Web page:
Otelo’s Election Programme

Indeed Otelo said

‘I accept the rules of the constitution of the democratic game ... I accept the defence and acting out of the constitution ... But I want to say to the Portuguese people, whose power is consecrated in the constitution that it was their determination and will which permitted the most sensitive gains of the 25 April ...’ (Extracts from Pagina UM, speech given to Setenave workers).

This grovelling for respectability is reminiscent of the Communist Party, whether at its most subservient, in Chile in Allende’s time, in Portugal and Italy at the moment and in Britain for the last twenty years. Many right wing reformist groups have a fiery revolutionary programme. What distinguishes a revolutionary programme is not the propaganda but the activity and the demands raised.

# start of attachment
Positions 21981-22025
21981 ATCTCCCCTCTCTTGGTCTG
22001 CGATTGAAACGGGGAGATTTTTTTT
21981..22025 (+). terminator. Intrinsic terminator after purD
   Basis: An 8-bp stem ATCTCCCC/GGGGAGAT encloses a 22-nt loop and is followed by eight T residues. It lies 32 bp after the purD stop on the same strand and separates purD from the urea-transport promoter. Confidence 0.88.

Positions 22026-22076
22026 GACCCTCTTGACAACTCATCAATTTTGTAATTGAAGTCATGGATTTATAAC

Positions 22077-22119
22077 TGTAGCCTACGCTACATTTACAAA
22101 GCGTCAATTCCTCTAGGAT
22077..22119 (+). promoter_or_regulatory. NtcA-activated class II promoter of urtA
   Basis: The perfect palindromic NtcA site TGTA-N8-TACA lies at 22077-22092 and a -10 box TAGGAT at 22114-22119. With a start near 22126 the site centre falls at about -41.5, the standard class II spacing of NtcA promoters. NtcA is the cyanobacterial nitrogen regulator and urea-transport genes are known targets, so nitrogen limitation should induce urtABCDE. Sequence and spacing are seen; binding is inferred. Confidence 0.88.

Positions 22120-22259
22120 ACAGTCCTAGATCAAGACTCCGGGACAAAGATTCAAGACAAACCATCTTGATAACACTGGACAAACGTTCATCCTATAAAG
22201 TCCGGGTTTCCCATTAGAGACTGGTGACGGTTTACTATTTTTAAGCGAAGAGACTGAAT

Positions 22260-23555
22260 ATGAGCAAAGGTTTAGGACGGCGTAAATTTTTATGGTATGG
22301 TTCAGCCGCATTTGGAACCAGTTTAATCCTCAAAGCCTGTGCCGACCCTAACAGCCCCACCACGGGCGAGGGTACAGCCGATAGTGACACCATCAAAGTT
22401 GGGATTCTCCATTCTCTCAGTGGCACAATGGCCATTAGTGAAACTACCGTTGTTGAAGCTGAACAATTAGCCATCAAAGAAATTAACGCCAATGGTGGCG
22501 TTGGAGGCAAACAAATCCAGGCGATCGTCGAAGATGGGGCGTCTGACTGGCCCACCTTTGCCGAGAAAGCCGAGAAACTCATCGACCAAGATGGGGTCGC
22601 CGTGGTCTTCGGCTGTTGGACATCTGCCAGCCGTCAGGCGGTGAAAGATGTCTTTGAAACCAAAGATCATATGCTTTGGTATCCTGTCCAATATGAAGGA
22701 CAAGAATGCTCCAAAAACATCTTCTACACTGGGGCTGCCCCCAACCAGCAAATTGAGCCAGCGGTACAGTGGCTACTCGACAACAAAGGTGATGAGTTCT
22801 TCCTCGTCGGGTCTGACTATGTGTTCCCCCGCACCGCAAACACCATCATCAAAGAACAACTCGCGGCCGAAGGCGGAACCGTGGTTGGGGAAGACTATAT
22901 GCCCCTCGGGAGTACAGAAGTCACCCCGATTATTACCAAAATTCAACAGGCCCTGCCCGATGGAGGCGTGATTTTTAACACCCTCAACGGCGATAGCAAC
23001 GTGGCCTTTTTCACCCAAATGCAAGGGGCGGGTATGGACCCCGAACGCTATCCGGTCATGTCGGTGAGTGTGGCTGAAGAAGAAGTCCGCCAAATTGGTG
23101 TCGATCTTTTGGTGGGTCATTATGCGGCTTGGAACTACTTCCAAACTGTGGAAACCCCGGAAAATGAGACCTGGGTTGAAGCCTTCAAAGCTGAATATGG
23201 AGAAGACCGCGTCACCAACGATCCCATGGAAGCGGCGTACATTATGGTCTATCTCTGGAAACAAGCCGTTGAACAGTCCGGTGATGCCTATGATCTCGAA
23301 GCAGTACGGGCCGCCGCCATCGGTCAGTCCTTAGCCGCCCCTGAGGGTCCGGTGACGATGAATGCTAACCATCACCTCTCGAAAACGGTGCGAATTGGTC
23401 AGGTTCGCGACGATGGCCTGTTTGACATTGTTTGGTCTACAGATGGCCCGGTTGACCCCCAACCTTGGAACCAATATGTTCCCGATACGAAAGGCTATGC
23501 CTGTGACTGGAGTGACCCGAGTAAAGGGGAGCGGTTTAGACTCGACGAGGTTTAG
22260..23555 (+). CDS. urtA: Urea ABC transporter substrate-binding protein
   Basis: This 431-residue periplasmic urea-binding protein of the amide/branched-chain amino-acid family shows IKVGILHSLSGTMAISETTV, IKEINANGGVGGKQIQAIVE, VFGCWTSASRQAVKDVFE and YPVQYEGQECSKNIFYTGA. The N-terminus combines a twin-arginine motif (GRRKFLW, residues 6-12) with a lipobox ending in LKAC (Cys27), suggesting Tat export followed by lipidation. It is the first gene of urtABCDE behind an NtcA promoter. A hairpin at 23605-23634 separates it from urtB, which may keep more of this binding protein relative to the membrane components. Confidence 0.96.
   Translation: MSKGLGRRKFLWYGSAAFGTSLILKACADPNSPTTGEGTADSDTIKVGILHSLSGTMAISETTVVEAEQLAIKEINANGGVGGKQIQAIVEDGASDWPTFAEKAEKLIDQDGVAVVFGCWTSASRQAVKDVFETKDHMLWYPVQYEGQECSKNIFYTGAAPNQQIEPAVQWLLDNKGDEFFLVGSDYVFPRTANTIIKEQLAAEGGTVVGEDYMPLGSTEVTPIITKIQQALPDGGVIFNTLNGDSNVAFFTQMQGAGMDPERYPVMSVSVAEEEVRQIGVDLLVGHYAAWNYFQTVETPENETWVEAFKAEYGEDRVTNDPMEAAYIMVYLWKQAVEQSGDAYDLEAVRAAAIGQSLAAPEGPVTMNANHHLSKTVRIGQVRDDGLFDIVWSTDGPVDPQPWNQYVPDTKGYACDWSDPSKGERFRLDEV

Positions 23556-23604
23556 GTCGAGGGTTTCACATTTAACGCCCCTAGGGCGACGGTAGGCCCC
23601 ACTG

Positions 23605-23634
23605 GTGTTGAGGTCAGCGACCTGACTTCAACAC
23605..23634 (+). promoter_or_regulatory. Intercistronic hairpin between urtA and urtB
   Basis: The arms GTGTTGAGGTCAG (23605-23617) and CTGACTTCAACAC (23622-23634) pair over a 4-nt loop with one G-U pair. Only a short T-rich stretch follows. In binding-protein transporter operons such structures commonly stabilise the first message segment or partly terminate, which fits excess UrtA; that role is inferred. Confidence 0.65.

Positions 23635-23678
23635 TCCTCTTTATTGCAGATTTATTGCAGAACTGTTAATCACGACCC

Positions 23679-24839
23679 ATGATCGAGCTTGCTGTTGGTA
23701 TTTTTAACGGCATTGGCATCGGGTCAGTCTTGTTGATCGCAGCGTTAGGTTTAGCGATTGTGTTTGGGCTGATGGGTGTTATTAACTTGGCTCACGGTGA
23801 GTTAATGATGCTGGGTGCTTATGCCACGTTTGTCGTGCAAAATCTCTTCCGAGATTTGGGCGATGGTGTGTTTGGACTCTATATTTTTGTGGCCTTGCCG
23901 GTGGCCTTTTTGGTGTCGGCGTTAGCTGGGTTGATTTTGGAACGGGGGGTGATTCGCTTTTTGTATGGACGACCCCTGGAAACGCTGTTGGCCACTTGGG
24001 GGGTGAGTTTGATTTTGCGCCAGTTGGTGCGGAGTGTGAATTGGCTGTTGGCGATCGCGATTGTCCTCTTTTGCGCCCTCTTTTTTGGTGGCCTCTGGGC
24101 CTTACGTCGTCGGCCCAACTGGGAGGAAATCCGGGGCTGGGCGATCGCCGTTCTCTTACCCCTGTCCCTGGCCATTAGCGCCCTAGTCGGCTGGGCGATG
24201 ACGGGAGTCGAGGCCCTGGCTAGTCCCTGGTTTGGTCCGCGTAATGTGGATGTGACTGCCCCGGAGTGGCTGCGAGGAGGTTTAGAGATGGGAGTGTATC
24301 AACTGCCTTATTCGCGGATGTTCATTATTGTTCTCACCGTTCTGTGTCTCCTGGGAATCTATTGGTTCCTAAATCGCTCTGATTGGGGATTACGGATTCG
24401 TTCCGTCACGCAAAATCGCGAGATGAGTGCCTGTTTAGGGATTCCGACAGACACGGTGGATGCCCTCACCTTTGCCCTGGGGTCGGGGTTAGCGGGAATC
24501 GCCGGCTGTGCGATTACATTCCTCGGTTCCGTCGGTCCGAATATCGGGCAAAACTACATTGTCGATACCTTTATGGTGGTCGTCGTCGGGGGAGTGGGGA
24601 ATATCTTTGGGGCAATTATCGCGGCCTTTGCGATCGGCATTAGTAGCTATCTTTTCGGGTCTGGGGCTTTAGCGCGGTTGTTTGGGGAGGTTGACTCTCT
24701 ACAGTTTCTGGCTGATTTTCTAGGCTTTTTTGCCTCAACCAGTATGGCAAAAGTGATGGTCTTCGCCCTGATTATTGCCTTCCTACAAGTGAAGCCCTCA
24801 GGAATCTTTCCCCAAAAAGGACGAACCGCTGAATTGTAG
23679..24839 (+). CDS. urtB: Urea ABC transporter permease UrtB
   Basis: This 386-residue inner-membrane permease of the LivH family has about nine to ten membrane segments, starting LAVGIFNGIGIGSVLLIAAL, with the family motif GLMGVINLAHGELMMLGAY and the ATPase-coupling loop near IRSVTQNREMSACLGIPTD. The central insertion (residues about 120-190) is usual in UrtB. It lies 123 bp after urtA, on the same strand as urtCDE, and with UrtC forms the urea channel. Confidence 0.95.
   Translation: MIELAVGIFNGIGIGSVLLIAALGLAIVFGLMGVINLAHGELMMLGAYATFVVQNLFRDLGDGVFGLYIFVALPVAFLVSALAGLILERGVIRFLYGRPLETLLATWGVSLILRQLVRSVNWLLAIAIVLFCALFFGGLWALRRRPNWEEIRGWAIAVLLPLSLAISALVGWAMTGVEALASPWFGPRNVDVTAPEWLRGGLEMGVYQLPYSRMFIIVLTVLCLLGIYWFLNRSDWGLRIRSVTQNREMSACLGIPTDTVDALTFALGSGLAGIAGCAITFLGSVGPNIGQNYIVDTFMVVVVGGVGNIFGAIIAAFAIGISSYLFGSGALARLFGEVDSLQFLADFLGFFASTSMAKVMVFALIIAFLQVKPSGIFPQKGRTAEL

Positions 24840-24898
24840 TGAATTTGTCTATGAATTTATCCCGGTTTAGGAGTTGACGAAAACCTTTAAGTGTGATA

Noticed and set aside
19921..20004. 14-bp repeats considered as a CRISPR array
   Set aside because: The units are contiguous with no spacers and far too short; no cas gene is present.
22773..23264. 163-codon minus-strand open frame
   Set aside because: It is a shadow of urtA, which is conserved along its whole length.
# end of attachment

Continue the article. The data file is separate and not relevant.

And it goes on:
The weakness of the programme is actually a reflection of the uncritical attitude of revolutionary groups involved in the campaign. This in turn is a hallmark of the struggles of Portuguese workers. While the struggle of Portuguese workers has been without doubt the most important and political battle of workers for decades it has not fought against the millstone of Social Democracy as the fever of transitional demands were not used.

The very political nature of the movement hindered the change of tack needed after 25 November. Now the top item on the agenda is not workers’ power, but a whole series of partial and immediate demands in order to hold the movement together.

The position of the PRP